[tinfever] needed a high-power benchtop electronic load for an upcoming project, and by their own admission decided foolishly to build their own. And we’re glad they did. The thing is, whilst this isn’t exactly a super-cheap project to build, buying a commercial offering with a capability of 10 kW and up to 30 kW pulsed, is going to cost an absolute fortune.

A selection of small resistors

Built inside a cubic frame using what appears to be standard 2020 aluminum rails and fixturing, the modular construction is nice and clean, with plenty of space around the load boards to allow the cooling air to circulate.

The operating principle is very simple; custom PCBs act in parallel to provide any load needed, by switching in the on-board load resistor. Each load board handles all the details of switching and dumping the power due to the inductance in the system wiring and the wire-wound resistors themselves.

Whilst we know that wire-wound resistors are reverse-wound to minimize inductance, there will still be some, and each load board will contribute a little more when the whole system is scaled up. Also, each load PCB handles its own temperature sensing, and current measurement passing these data off to the control PCB. A front-end connector PCB provides a variety of connection options to interface to the DUT (Device Under Test.) The system controller is based around an STM32 processor which deals with quite a lot more than you might think is needed on a first look.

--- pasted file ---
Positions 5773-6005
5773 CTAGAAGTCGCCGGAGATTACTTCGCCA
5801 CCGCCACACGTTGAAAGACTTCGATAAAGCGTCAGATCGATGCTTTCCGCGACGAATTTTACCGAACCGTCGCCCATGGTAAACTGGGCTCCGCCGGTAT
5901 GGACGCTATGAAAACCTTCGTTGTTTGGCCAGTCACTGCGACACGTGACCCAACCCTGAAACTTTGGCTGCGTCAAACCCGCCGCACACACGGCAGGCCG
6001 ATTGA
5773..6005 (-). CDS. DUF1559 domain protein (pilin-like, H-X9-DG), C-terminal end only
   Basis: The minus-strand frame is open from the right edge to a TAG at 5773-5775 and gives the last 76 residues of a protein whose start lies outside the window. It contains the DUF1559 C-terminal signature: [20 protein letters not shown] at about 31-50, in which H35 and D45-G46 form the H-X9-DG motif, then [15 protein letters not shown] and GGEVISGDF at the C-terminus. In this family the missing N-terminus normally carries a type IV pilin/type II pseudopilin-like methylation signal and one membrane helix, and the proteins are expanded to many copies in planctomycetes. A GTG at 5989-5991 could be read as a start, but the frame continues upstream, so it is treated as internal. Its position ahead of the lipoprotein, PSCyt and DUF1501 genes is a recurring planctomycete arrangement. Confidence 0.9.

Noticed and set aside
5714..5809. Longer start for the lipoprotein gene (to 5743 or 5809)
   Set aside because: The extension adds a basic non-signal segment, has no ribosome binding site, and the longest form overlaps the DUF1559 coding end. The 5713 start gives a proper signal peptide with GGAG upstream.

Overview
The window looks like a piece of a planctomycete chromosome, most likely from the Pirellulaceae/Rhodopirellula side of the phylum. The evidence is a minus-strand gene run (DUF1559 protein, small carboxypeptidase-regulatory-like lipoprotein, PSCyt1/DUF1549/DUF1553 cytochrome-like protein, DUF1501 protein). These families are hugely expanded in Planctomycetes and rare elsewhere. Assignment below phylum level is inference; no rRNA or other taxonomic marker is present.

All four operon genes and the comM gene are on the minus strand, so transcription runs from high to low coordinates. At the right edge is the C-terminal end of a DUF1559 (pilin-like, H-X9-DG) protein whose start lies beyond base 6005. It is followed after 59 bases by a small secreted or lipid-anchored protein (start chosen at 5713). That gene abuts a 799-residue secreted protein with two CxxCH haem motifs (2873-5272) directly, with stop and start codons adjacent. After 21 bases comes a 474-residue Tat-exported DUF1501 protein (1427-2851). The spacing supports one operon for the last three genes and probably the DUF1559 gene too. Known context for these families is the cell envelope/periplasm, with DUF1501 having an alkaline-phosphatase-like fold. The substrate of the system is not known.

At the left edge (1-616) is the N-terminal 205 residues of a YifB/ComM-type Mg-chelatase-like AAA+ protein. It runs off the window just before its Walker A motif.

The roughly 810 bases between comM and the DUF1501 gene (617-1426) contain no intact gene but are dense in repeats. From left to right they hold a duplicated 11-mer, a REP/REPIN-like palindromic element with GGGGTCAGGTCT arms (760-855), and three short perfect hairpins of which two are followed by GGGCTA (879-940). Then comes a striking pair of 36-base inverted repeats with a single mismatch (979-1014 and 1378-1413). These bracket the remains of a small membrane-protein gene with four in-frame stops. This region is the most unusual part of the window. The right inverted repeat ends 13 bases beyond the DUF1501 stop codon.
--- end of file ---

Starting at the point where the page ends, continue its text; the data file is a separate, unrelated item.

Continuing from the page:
The sense currents from each load need to be sensed, scaled, and summed to keep the overall load accuracy within the 1% spec. Also, it is on duty for PWM control of the cooling fans, handling the user interface, and any other remote connectivity. There are a lot of details on the project page, as we’re only skimming the surface here. If you’re interested in building an active load, this is a project you really should be digging into.